A note to our readers
Editorial: A step is not marathon
TV: The Fairy Tale
Must grab download: DeShannon's Laurel Canyon
Shame 20 years on down the line
Dowd to Fey: And when they met, it was murder (Ava and C.I.)
'Whore' is a fitting word
The Miseducation of Katrina vanden Heuvel
'Iraq deal will not end occupation' (Socialist Worker)

Pru usually picks a highlight each week from Great Britain's Socialist Worker. She picks wisely. Today a visitor wants to note an article in full. We won't. I'm not interested in that article. The San Francisco strike that the article says followed the Minneapolis one? It started first. It had over 130,000 participants. The strike began before Minneapolis so you cannot claim that Mineappolis' 1934 strike "inspired other groups to fight" and then list San Francisco. San Francisco's strike began May 9, 1934. Minneapolis' strike began May 16, 1934. It's not a minor detail and when you write about the 'great strike' in Minneapolis and how it influenced later strikes, you damn well better know what you're writing about. The San Francisco strike lasts longer and involved more workers striking. The writer at Socialist Worker either does not know US history or wants to gloss over it. "Police shot pickets" (in Minneapolis) is a glossing over. When demonstrators are dispersing and they are shot in the back (and killed), police didn't just shoot pickets and it is highly offensive to maintain they did.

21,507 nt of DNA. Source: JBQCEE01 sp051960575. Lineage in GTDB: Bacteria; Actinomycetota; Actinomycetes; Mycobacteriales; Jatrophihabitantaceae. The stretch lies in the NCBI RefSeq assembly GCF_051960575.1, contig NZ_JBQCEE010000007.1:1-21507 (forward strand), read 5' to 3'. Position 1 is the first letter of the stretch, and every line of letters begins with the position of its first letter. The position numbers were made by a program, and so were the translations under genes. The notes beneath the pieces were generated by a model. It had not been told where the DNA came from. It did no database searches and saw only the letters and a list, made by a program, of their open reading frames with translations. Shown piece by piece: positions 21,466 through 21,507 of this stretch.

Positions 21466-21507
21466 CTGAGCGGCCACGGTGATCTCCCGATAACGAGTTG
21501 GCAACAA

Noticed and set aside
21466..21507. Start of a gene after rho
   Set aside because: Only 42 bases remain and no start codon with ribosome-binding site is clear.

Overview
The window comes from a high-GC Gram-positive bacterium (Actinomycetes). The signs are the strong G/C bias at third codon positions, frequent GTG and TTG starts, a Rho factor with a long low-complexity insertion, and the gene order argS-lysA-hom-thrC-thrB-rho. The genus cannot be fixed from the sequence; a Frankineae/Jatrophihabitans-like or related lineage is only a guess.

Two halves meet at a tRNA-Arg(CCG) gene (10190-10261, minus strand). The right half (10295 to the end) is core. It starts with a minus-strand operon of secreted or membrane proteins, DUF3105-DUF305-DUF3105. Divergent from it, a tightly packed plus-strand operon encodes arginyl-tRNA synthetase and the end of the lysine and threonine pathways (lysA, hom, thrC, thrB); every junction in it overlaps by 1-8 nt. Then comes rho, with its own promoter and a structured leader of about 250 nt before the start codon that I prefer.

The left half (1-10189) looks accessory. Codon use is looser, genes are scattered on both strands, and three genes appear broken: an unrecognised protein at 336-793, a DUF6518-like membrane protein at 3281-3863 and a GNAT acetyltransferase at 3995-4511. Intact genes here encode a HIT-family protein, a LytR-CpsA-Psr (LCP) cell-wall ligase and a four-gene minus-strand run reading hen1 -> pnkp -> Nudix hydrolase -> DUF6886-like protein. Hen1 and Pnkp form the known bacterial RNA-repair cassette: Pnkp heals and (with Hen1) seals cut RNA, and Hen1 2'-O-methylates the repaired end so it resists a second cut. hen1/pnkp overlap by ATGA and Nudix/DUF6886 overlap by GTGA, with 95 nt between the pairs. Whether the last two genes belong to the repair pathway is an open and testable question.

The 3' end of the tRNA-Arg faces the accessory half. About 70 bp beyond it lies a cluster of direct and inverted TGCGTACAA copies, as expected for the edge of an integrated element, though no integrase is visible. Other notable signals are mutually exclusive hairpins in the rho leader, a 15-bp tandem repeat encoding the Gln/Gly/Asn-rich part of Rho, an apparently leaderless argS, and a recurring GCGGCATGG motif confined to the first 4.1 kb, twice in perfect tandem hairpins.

You don't need to know reams of history to grasp that, as a general rule, when someone's shot in the back, something foul has taken place. (Though the police shot people many times during the strike, I am specifically referring to the July 20, 1934 violence in Minneapolis. In terms of shooting, July 5, 1934 was the most 'active' day for the police in San Francisco. Nicholas Bordois and Howard Sperry were shot dead by the police and many more wounded. It's known as "Bloody Thursday" and still memoralized each year by the International Longshoremen's and Warehousemen's Union.) These are not minor points and having just participated in a feature at Third taking Katrina to task for glossing over that period, I'm not about to now post bad and false 'history' here. I'm not interested, sorry.

Pru notes Esme Choonara's "Solidarity gives boost to Dover dock strikers" (Great Britain's Socialist Worker):

The potential of solidarity to win crucial industrial disputes was seen in Dover on Thursday of last week.
A solid three-day strike by several hundred Dover port workers against plans to outsource 190 jobs to a private company was boosted by delegations of other workers.